5. Like many others, I came from industry into academia. I had no PhD, and no publications. The salary I was offered was also too low. Luckily, the institute in question had the foresight to ignore the lack of academic credentials, and the ability to go outside of their pay scales.

  6. I think this is partially true. I’m not sure how you can separate “didn’t see the advert” from “saw the advert and didn’t apply”. The post above could really be used to write the “perfect” advert. Getting that advert in front of people is another question.

  7. I totally agree with you. There are different skills within bioinformatics, and having one does not mean you have the other!

  8. There is a real problem though, especially with externally funded projects. I’ve had a funder *insist* that they will only fund the lowest pay point on the pay scale. So you go out and you find someone and they might say “I want a higher salary”. So you ask HR “Can we pay them more?” and they say “You can, but the money has to come out of the grant i.e. the consumables budget”. It’s tough. We do need to pay more for skills that are rare. Perhaps funders need to recognise this too.

  9. On pay scales: it’s notable how there is a higher pay track for clinicians in most institutions. Given this precedent, maybe it’s time for a developer pay scale.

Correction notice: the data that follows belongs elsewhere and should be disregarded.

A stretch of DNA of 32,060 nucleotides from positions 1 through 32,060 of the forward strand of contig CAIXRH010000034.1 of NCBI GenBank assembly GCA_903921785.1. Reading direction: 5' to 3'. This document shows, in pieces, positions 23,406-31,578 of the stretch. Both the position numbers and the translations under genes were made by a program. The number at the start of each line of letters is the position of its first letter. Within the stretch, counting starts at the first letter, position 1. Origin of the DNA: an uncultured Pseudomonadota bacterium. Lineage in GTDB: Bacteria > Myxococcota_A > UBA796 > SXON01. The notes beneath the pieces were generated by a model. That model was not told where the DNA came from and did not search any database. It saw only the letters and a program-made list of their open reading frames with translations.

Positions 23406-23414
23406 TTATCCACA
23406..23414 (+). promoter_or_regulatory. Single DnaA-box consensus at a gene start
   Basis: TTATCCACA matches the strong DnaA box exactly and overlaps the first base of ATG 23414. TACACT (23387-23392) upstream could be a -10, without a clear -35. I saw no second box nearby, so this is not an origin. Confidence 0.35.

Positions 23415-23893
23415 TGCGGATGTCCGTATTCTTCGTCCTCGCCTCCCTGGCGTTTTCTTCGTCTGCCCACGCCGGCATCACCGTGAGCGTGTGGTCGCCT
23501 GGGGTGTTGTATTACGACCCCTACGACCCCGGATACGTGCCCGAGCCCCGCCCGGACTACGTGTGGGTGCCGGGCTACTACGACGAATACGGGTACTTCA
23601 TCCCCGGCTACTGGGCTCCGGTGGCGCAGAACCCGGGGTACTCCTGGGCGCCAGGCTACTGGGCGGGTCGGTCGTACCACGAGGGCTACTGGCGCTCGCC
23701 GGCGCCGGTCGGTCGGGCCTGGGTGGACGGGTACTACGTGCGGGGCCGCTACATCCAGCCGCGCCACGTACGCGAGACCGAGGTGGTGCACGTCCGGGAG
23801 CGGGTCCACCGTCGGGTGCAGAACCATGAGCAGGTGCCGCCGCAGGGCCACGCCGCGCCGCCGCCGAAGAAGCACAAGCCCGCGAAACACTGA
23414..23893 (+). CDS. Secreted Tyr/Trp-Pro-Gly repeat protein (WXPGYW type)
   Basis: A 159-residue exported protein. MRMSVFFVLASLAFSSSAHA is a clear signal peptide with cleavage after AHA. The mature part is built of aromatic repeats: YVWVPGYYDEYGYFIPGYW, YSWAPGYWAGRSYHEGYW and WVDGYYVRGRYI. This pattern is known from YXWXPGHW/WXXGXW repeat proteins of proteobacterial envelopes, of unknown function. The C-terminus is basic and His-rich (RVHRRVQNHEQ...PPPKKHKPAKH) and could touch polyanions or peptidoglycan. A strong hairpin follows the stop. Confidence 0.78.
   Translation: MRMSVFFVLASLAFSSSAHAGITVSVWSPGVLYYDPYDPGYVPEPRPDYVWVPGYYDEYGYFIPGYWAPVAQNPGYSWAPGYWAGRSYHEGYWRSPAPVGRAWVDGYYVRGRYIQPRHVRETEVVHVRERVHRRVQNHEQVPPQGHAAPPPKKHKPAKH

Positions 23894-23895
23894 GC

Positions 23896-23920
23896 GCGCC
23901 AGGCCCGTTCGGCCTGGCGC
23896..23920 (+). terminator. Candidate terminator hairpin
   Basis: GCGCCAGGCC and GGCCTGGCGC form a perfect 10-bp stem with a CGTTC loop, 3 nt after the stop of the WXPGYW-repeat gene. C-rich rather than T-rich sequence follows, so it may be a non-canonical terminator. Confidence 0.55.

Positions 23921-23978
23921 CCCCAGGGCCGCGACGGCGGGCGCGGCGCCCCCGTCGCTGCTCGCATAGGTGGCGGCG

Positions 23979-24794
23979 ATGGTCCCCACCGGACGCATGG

10. This is a terrific post and I can really relate to it having been pretty miserable for several years working in a job that didn’t have any of these things, and then finally moving and working for the last two years to a job that does have most of these things and really enjoying life and loving bioinformatics and science again.

    Having peer support is particularly crucial, it’s so much easier to make progress if you have people you can talk to and get advice from. The internet is great, but still no substitute for a person. I currently support a single group, so I can really get involved with and understand the biology, but I sit with bioinformaticians so I have access to peer support and this I think is the ideal model. Working as a ‘core’ bioinformatician you get the peer support, but not necessarily the deep links with the biology, whilst working as a ‘lonely bioinformatician’ is certainly no fun either.

    And the PhD thing is right too, as a bioinformatician you need skills in stats/maths, biology and computer science, and a PhD isn’t necessarily the only (or even best) place to get these from. Working in industry I had the time and opportunity to go on courses, learn new skills, and apply them, without worrying about all those first author papers I needed to produce.

  11. Interesting article – thanks! So how does someone with a PhD in Bioinorganic Chemistry make the switch to being a bioinformatician? Would you recommend stepping sideways and doing an MSc Bioinformatics, or would such a switch in careers be impossible without some industrial experience? I’m currently using MOOCs and other online resources to learn programming languages and generally adding to my computing knowledge. Any advice would be appreciated – thanks.

  12. Hi Allison, i definitely recommend an MSc, we have a good one in Edinburgh. Your skills in biochemistry would be most welcome too!

  13. Thanks Mick, that’s good to know. Looking at the website there doesn’t appear to be a part-time option. Any idea if this is something that Edinburgh will be offering in the future?